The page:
In Flanders fields the poppies blow, between the crosses, row on row . . .”
Each November, Canadians are reminded of the immortal verses of John McCrae’s famous poem as we don the flower in an act of remembrance.
On Oct. 31st, the last Friday of October, the Lacombe Legion kicked off this year’s Poppy Campaign at Lacombe City Hall by presenting the first poppy of the season to Mayor Steve Christie, who accepted it on behalf of the City of Lacombe.
Legion President Susan Churchill said the poppy is an important symbol of a crucial tradition.
“It is very important, the act of remembrance,” said Churchill. “It is our goal that no veteran is ever forgotten.”
Churchill said it is easier for her to make a connection to the reality of war because her grandfather fought in the First World War.
Many people from her generation had similar experiences that made it easier for them to recognize the importance of remembering.
However, younger generations today don’t have the same experience and it’s harder for them to make that connection. Churchill said even her own children, now adults in their 20s, didn’t grow up hearing the stories of soldiers who fought for our freedom.
That is what makes Remembrance Day and the Poppy Campaign so important.
“As time goes on, it’s harder for the younger generations to realize what our freedom has cost,” said Churchill. “It’s a way of reminding the youth what their freedom has cost our country.”
Lacombe Legion Sergeant-At-Arms John Mellon said it is also difficult to get anyone, particularly young people, to understand the brutality and what soldiers had to go through while fighting for Canada’s freedom.
He said the nature of war is such that even soldiers don’t want to talk about it.
“It’s hard to really explain from a soldier’s part of view because anyone who was over in active service will not tell you about the bad things that happened,” said Mellon.
For example, nobody wants to talk about the bomb that exploded next to them and killed their friends.
Mellon also had family in the military. His father served in the First World War too, but had no desire to tell his son the things he had seen until Mellon too had joined the military.
“I tried to get him to talk a little bit about what had happened and he wouldn’t say a word,” said Mellon. “He’d clam up. Until I came home in uniform, then he started to open up a little bit.”
War is incredibly hard on soldiers, even after they return home.
Mellon said it is good that soldiers are starting to get help when they return to the “real world” after being deployed. For instance, people are starting to recognize that things like post traumatic stress disorder are serious problems that need to be dealt with, but more still needs to be done, he said.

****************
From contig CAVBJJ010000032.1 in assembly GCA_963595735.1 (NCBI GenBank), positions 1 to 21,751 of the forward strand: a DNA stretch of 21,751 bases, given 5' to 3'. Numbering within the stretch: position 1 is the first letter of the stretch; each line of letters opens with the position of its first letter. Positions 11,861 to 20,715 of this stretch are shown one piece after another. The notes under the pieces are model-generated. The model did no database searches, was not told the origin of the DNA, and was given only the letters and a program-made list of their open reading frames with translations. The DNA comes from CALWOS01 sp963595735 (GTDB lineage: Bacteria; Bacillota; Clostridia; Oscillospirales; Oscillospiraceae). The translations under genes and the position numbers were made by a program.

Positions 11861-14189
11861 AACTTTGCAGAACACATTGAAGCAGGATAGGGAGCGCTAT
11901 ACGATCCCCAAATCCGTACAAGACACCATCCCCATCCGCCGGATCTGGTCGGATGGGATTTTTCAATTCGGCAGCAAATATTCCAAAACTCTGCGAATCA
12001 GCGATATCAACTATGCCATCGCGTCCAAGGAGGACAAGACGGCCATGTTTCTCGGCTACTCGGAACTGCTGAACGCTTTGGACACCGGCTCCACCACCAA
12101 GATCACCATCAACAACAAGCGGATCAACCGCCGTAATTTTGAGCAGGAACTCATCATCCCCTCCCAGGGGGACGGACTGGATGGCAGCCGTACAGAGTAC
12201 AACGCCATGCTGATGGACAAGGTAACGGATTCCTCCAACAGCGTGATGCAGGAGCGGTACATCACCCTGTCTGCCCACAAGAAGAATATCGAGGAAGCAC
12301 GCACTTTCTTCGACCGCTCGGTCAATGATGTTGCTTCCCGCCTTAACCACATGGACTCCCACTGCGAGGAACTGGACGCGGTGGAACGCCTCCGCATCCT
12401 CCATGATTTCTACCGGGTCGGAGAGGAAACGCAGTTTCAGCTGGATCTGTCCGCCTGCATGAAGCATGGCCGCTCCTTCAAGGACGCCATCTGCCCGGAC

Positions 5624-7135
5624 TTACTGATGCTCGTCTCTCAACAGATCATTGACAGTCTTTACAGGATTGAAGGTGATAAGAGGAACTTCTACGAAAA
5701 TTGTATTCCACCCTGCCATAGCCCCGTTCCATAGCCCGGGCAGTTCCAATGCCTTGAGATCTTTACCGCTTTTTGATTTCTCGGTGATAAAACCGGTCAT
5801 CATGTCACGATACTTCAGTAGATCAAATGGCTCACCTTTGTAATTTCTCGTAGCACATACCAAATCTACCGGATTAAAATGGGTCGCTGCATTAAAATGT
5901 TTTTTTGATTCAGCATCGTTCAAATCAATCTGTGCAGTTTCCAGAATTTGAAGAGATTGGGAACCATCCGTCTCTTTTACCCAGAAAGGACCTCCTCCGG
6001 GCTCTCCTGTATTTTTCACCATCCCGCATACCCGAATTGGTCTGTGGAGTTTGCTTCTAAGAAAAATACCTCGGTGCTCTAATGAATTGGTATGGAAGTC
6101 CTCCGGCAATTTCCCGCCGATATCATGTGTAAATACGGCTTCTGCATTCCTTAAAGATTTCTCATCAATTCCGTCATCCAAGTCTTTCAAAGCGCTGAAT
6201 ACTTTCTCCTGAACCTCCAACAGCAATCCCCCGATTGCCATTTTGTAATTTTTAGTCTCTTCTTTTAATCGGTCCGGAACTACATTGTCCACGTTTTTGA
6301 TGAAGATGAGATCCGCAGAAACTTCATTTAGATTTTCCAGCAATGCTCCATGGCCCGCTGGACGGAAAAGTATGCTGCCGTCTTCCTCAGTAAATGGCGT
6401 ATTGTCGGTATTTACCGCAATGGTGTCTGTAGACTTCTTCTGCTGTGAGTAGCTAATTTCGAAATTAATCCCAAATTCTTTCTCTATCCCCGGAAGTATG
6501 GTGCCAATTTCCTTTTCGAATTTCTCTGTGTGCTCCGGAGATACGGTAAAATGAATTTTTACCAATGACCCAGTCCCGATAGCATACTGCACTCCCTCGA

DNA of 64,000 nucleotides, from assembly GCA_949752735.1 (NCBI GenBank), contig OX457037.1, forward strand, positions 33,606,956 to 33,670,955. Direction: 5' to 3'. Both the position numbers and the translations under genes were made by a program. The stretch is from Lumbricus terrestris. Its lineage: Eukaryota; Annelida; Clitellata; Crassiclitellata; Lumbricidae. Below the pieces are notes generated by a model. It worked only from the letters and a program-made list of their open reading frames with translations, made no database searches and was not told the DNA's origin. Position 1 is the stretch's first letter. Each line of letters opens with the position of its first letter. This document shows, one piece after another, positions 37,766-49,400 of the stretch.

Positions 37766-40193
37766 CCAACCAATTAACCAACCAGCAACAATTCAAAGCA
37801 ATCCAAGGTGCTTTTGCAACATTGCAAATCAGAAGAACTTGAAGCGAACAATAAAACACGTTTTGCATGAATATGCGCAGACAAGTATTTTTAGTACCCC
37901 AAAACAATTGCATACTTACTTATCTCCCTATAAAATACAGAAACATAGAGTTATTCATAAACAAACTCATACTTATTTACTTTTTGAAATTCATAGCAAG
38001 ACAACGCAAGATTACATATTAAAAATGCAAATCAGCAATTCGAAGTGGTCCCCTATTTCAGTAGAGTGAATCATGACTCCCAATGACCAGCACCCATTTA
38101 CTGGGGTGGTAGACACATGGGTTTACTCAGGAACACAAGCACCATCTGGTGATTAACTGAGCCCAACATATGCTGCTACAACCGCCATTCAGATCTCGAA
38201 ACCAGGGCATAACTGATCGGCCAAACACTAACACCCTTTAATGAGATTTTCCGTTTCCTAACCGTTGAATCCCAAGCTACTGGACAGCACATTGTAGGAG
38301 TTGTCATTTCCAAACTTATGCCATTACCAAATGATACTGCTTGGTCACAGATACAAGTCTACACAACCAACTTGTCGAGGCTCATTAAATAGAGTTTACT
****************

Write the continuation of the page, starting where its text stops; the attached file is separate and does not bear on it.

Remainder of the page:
Churchill agreed. She said that Canadians need to do a better job of welcoming returning soldiers, whether they agree with why they went to war or not.
“We need to do a better job of recognizing the soldiers that are coming home,” said Churchill.
Mellon also mentioned that war is changing. It is no longer the case that soldiers know where their enemies are, something that was brought into sharp relief with the attacks in Ottawa and Montreal last month.
“I think one of the things those two incidents proved to us (was that) we are not immune,” said Mellon. “Our war is starting to come right here.”
Lacombe’s Legion, and branches of the Royal Canadian Legion throughout the country, help to remind people of the significance and importance of remembering through programs like the Poppy Campaign.
Churchill said that the Poppy Campaign was first introduced in 1922 as a way of allowing disabled veterans to work. Today, it has become more of a tradition to remember and support all veterans.
All of the monies collected in the Poppy Campaign stay local and are given to causes that can benefit veterans. Churchill said that the Lacombe Legion has donated to such causes as the Lacombe Hospital and Lacombe Lodge, for example.
In addition to the Poppy Campaign, the Lacombe Legion serves its purpose of remembering with a number of Remembrance Day services in the area during early November.
By the end of this week, the Legion will have had a presence at 11 schools in the Lacombe area as well as hosted ceremonies at the Lacombe and Royal Oak Lodges. Of course, the Lacombe Legion will also play a role in the upcoming service at the Lacombe Memorial Centre on Nov. 11th.
On Nov. 11th, the Legion will begin its Remembrance Day observance with a community breakfast at the Lacombe Legion starting at 7:30 a.m.
At 8 a.m. there will be laying of wreaths at the cenotaph in Lest We Forget Park. At 10:30 a.m. Legion members will form up for the march into the LMC for the Lacombe Remembrance Day Service set to begin at 10:45 a.m.
After the service, there will be a community luncheon at the Legion and at 5:30 p.m. a community potluck supper.